P2/w2>=P2/w2>= P3/w3
Cu=20; p=0
Pick object 2
Since cu w2 then x2=1
cu=20-15=5 and p=24
Pick object 3
Since cu<w3 then x3=cu/w3=5/10=1/2
cu= 0 and P= 24+1/2.15=24+7.5=31.5
Feasible solution (0,1,1/2)

Abdelghani Bellaachia, Algorithms

p=31.5

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Minimum Spanning Tree.


Definition:
Let G=(V,E) be an undirected connected graph.
T=(V,E') is a spanning tree iff T is a tree.
Example:

Definition:
If each edge of E has a weight, G is called a

weighted graph.
Problem:
Given an undirected, connected, weighted graph

G=(V,E).
We wish to find an acyclic subset T E that
connects all the vertices and whose total weight:
w(T)=

w(u,v) is minimized.

(u , v )T

Where w(u,v) is the weight of edge (u,v).


T is called a minimum spanning tree of G.
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Solution:
Using greedy method.
Two algorithms:

Prim's algorithm.
Kruskal's algorithm.
Approach:
The tree is built edge by edge.
Let T be the set of edges selected so far.
Each time a decision is made:

Include an edge e to T s.t. :


Cost (T)+w (e) is minimized, and
T {e} does not create a cycle.

Prim's algorithm:
T forms a single tree.
The edge e added to T is always least-weight edge

connecting the tree, T, to a vertex not in the tree

Implementation:
- To choose the next edge to be included in T,
NEAR (i:n) array is used.

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V(G)-V(T)

V(T)

NEAR(I)=0
i V(T)

NEAR(I)=v s.t. i V(T),


v V(T) and cost(i,v) is min
among all choices for
NEAR(i).

NEAR(I) =p s.t. cost(I,p) is min


cost(I,w) where p<=w<=m
m
n

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Procedure PRIM (G, Cost, mincost)


/ Let n be # of vertices /
Integer NEAR (1:n);
Integer u,w,p,I;
1. Begin
2.
Choose an arbitrary vertex vo.
3.
mincost=o; NEAR (vo)=o
4.
For each vertex w vo do
5.
NEAR (w)=vo;
6.
End for
7.
8.
9.
10.
11.
12.
13.
14.
15.
16.
17.
18.
19.

For I=1 to n-1 do / fin n-1 edges of T /


Choose a vertex w s.t.
cost(w,NEAR(w) )= min (cost (u, NEAR(u)) )
where NEAR (u) o
mincost = mincost+ cost (w, NEAR(w));
NEAR (w)=o
For each vertex p do
if NEAR(p) o & cost (p, NEAR(p) ) > cost (p,w)
then NEAR (p)= w;
endif
end for
End for
End.

Analysis:

The for loop between 4 and 6 takes O(n).


Lines between 8 and 10 take O(n)
The For loop between 13 and 17 takes O(n)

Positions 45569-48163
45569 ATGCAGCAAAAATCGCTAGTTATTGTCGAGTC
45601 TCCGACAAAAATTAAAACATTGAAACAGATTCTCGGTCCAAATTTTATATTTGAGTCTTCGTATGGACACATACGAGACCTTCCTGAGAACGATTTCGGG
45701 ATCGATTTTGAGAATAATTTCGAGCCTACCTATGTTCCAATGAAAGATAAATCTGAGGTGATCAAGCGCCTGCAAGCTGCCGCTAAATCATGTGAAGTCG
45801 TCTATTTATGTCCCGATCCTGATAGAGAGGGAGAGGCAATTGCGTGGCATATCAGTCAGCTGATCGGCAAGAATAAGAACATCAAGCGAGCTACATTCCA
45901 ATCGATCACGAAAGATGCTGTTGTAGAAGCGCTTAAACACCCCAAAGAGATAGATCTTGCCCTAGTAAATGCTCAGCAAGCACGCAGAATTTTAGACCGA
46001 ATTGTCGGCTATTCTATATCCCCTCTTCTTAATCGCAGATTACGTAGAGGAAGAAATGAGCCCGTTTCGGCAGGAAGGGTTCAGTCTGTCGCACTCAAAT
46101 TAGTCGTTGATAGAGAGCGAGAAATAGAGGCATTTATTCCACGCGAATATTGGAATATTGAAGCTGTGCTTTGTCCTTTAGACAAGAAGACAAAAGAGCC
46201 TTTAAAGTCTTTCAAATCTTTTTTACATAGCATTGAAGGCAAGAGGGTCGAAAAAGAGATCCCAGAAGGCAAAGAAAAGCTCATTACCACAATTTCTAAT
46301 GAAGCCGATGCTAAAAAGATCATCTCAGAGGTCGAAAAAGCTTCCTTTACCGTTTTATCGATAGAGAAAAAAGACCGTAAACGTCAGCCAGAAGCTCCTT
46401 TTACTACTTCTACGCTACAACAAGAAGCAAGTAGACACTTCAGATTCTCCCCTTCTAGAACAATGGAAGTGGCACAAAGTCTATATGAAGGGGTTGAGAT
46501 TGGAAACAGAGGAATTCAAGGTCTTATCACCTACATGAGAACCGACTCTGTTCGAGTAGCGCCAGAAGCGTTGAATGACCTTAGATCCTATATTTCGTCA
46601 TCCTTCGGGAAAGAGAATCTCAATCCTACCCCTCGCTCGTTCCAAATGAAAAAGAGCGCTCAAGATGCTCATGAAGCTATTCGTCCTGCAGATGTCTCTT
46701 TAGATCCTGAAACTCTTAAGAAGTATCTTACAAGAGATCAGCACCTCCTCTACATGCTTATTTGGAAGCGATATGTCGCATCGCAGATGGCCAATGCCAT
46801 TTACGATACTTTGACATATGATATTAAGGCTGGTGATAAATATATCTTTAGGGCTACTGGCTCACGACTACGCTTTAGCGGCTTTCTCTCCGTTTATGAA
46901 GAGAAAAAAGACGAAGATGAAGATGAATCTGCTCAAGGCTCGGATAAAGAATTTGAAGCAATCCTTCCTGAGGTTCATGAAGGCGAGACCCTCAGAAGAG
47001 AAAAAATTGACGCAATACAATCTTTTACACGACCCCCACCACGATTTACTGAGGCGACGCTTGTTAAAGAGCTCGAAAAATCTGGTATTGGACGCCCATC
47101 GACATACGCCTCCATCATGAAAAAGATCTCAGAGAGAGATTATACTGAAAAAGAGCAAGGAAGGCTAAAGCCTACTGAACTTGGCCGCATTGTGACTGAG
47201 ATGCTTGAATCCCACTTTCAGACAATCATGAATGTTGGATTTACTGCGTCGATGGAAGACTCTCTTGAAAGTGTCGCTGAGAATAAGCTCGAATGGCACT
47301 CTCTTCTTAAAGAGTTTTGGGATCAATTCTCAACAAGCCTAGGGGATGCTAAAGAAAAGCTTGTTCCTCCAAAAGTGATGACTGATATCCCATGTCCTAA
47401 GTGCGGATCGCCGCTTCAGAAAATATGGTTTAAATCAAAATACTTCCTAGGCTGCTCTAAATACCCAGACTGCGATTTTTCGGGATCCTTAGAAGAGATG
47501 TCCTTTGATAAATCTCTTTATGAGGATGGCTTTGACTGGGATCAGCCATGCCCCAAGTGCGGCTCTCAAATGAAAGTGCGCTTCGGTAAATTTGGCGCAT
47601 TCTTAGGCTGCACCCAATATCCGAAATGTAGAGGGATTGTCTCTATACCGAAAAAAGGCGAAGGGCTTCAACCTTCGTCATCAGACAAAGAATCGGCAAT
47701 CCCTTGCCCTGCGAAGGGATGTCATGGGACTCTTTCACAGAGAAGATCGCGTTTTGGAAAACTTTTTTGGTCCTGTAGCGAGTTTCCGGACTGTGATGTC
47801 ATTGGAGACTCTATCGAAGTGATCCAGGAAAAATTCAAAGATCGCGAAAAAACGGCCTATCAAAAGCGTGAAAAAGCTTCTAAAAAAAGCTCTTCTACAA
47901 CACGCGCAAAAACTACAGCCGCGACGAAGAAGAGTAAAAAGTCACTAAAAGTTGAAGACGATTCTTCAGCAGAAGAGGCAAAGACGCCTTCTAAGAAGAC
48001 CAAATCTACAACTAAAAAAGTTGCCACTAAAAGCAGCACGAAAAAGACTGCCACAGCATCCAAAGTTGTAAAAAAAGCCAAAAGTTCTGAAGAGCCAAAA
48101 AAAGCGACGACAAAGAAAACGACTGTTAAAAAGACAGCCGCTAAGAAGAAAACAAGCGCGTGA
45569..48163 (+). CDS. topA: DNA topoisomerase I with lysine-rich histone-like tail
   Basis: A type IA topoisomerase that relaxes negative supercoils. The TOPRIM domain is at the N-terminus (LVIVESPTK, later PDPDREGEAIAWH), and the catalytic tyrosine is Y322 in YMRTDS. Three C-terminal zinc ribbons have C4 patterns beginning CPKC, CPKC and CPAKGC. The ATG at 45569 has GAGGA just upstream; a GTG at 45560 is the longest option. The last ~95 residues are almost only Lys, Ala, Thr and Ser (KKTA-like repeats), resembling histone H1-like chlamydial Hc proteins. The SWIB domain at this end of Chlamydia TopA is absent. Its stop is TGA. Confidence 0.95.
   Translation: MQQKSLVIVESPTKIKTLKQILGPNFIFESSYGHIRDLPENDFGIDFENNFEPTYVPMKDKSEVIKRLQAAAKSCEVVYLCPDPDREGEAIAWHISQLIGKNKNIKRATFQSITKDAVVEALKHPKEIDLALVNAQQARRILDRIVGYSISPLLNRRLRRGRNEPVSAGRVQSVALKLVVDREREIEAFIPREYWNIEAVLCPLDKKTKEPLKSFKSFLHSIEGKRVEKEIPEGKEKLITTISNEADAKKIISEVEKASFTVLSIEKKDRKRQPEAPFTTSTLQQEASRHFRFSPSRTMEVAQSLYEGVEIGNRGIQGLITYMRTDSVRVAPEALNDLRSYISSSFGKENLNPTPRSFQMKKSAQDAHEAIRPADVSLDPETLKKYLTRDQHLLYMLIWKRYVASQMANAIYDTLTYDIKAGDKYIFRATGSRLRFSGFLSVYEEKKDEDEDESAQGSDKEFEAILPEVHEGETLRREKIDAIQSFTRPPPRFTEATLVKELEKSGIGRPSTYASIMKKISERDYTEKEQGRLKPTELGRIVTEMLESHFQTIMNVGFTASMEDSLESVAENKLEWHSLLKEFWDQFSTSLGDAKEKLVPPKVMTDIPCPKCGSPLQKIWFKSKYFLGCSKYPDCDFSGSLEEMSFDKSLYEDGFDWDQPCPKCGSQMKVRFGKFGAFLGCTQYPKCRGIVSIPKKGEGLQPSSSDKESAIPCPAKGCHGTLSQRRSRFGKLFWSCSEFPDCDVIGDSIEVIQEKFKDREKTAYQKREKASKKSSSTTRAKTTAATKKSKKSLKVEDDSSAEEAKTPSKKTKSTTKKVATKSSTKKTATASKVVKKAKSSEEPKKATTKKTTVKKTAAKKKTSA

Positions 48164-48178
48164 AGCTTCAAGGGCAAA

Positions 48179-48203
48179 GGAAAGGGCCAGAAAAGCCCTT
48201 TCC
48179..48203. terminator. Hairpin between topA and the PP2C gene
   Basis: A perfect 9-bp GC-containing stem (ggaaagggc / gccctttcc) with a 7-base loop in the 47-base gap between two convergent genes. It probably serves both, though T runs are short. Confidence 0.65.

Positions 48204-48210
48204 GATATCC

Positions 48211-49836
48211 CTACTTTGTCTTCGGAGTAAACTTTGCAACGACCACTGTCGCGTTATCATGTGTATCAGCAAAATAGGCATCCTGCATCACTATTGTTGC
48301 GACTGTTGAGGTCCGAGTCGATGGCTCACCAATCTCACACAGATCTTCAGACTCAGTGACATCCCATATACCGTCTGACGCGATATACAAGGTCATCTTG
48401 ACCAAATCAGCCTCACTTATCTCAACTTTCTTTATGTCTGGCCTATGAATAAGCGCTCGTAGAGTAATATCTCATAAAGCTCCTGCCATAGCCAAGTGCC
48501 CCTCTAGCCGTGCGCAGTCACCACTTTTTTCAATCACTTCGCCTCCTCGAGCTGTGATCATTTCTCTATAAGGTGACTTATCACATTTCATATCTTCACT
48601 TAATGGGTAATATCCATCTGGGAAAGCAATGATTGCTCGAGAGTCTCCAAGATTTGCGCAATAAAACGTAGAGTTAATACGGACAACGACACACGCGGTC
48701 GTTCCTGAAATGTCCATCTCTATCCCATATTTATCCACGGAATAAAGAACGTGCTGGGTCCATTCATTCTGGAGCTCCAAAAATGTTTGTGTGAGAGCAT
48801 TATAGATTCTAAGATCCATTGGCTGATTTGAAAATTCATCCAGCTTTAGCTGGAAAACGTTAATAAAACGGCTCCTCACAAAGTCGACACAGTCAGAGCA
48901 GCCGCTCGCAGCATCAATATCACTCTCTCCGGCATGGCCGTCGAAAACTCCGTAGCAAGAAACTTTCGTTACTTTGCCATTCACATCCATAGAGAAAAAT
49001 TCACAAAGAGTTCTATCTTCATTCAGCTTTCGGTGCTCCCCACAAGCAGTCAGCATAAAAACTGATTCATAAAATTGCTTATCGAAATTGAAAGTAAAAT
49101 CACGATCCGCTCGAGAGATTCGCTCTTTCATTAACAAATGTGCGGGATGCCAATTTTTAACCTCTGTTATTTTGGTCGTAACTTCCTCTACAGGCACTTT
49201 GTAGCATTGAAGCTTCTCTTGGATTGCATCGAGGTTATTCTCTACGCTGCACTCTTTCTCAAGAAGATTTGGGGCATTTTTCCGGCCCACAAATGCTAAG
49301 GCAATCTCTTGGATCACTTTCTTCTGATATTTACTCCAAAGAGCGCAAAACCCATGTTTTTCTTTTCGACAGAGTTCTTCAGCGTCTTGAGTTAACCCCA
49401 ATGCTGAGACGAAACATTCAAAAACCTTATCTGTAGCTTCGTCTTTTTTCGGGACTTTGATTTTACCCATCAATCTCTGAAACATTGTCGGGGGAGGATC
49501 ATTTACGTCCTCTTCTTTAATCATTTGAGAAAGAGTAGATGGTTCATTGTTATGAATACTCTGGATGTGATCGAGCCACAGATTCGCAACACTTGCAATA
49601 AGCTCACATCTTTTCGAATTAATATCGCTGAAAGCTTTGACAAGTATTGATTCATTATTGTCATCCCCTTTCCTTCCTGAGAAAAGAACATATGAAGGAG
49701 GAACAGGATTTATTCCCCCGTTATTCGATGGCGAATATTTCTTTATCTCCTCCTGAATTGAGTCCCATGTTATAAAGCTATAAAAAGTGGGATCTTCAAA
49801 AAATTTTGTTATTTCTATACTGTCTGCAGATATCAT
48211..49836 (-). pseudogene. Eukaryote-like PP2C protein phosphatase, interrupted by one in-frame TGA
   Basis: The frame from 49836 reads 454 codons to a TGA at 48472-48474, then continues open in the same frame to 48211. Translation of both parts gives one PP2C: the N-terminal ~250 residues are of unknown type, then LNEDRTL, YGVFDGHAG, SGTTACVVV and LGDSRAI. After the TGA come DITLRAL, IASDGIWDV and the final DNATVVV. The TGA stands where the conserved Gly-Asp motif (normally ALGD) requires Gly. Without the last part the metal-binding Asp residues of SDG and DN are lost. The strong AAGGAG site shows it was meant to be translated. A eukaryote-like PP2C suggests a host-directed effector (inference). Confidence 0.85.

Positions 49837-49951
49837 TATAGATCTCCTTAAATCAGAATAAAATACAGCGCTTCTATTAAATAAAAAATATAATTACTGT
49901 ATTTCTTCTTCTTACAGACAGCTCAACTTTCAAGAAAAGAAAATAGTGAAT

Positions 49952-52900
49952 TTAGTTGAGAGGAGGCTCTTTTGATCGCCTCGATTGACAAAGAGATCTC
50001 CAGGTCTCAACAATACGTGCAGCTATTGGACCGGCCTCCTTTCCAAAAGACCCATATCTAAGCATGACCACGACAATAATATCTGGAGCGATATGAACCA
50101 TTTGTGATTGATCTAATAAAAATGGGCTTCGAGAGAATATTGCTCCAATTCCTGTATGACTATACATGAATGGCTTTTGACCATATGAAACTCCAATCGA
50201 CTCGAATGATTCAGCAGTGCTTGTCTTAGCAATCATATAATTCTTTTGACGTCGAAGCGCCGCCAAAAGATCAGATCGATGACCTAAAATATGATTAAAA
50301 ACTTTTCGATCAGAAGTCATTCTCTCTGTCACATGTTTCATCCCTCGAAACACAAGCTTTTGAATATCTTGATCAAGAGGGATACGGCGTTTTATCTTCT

Finally, the main For loop that starts at line 7 takes
O(n)
the overall algorithm takes O(n2).

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Example:
- Let's start form v=1

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Kruskal's algorithm

Problem:
T form a forest.
The edge e added to T is always least-weight edge in the

graph that connects two distinct trees of T.


At the end of the algorithm T becomes a single tree.
Example:

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Procedure kruskal (G, cost).


Begin
T: forest
T=
while |T| n-1 & E do
choose an edge (v,w) E of least weight
delete (v,w) form E
If (v,w) does not create a cycle in T
then
add (v,w) o T
else
discard (v,w);
endif
end while.

Implementation:
Choose the edge with the smallest weight:

Use min-heap:
- Get the min & read just the heap
takes O (log e).
- Construct the heap takes O (e).
Be sure that the chosen edge does not create a cycle

in the so far built forest, T:


Use union-find:
Once (u,v) is selected.
Check if Find (u) Find (v).

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Summary:

Min-heap on edges.
Union-find on vertices.
Time complexity O (e log e).

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Single Source Shortest Paths.

Requirements:
Given a weighted digraph G= (V,E) where the weights

are >0.
A source vertex, vo V.
Find the shortest path from vo to all other nodes in G.
Shortest paths are generated in increasing order: 1,2,3, ..

Algorithm Description: Dijkstra


S: Set of vertices (including vo) whose final shortest

paths from the source vo have already been


determined.
For each node w V-S,
Dist (w): the length of the shortest path starting
from vo going through only vertices which
are in S and ending at w.
The next path is generated as follows:
- It's the path of a vertex u which has Dist (u)
minimum among all vertices in V-S
- Put u in S.
Dist (w) for w in V-S may be decreased going
though u.

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V-S

DIST(u)
w

vo

u
DIST(w)

Compare Dist (u)+ cost (u,w) with Dist (w).


Algorithm:
Procedure SSSP (vo, cost, n)
Array S (1:n);
Begin
/ initialization/
For i=1 to n do
S(i)=o, Dist (i)= cost (vo,i)
End for.
S(vo)=1, Dist (vo)=o;
For i=1 to n-1 do.
Choose u s.t. Dist (u)= min {Dist (w) }
S( w ) = 0

S(u)=1;
For all w with S(w)=o do.
Dist (w)= min (Dist (w), Dist (u) +
Cost (u,w) )
End for.
end for.
end.
Time complexity:
Abdelghani Bellaachia, Algorithms

O(n2).